September 20, 2012 |
The latest in a recent spate of AIDS-themed documentaries, "How to Survive a Plague" is an exceptional portrait of a community in crisis and the focused fury of its response. Journalist-turned-filmmaker David France set out to make a "witness account" of 1980s Greenwich Village and the rise of the AIDS Coalition to Unleash Power, better known as ACT UP. His film succeeds not just as a vivid chronicle of recent history but as a primer in grassroots activism. France uses present-day interviews sparingly, to poignant effect, and wisely structures the film mainly from unofficial archives he dug up. Much of that footage was shot by frontline participants availing themselves of the newly accessible technology of camcorders, and it lends the doc an in-the-crucible immediacy.
July 23, 2012 |
An influential group of scientists gathered this week at the International AIDS Conference in Washington, D.C., is committing to a goal that just five years ago would have seemed ludicrous: to cure HIV. After studying the virus for more than 30 years and developing potent drugs that transformed the disease from a death sentence into a manageable chronic condition, a growing number of researchers now say the search for a cure should be a major research...
July 17, 2012 |
Cheating was, is and probably always will be a fact of life. Recently, technology has provided new ways to cheat, but advanced electronics can't be blamed for our increasing willingness to tolerate it. Once upon a time, being an honorable person included the notion that your word was your bond, and integrity was a crucial element in establishing a good reputation. At least, that was part of the narrative that made up our social compact. My teaching experience tells me, however, that lying and cheating are seen by a lot of kids today as a crucial part of any path to success.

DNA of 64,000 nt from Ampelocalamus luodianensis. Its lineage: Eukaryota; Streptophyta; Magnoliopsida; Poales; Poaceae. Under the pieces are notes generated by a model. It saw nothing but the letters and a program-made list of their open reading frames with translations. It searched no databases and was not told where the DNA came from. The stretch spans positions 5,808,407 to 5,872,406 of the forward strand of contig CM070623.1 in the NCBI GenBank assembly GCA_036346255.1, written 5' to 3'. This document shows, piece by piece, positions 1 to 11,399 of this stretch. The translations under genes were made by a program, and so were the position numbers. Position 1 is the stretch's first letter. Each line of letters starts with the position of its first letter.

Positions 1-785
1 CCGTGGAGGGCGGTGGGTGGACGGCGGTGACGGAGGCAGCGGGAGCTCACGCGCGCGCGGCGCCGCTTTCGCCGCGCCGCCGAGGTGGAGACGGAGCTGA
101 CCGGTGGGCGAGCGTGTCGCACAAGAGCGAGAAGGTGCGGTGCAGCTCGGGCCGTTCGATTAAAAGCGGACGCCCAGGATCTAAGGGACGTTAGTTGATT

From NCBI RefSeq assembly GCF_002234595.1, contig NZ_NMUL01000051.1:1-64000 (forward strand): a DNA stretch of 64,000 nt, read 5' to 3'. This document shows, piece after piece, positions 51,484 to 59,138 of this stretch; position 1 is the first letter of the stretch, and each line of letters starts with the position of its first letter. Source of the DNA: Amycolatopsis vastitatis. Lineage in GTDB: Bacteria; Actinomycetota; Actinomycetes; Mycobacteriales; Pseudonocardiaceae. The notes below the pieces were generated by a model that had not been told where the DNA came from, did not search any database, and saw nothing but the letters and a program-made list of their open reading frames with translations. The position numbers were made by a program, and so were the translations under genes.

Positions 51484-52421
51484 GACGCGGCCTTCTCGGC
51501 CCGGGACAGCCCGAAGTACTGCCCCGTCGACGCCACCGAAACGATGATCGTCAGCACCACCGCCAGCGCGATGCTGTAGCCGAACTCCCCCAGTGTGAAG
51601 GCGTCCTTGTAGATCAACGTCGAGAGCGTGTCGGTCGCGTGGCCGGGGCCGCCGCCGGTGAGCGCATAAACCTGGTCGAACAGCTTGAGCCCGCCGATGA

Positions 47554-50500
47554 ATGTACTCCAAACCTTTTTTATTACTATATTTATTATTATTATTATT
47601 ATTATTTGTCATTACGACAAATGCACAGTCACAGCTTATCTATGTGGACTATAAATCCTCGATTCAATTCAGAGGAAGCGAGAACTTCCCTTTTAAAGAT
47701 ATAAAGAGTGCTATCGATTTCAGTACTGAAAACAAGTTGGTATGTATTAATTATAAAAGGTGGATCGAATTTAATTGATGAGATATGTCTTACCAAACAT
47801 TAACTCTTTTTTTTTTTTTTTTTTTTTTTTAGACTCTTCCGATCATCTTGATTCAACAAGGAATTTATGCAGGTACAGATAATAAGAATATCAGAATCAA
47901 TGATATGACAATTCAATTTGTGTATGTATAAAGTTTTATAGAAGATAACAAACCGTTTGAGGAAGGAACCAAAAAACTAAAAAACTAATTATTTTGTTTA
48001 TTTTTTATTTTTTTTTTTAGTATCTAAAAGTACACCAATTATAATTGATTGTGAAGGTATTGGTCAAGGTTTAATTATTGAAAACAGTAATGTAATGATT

July 11, 2012 |
Treatment drugs can do more than improve the health of people with HIV: If administered early, medications can also reduce the spread of the disease to sexual partners and may help stem the AIDS epidemic. But many logistical hurdles stand in the way of making this strategy feasible, affordable and effective, according to experts writing in Tuesday's edition of the journal PLoS Medicine. The medications in question are antiretroviral therapies, which prevent HIV from multiplying and drastically diminish the amount of virus circulating in the blood.
July 5, 2012 |
GUANGZHOU - The children at the Bayi Xiwang elementary and middle school are doing something revolutionary by current Chinese standards: They're playing outside. Singing and skipping in the dizzying southern Chinese humidity, these students have been given 45 minutes a day to frolic under the sun while peers across the nation remain indoors, hunched over books or squinting at blackboards. By forcing youngsters to put down their pencils and expose their eyes to natural light, researchers think they can stem an explosion of nearsightedness in China.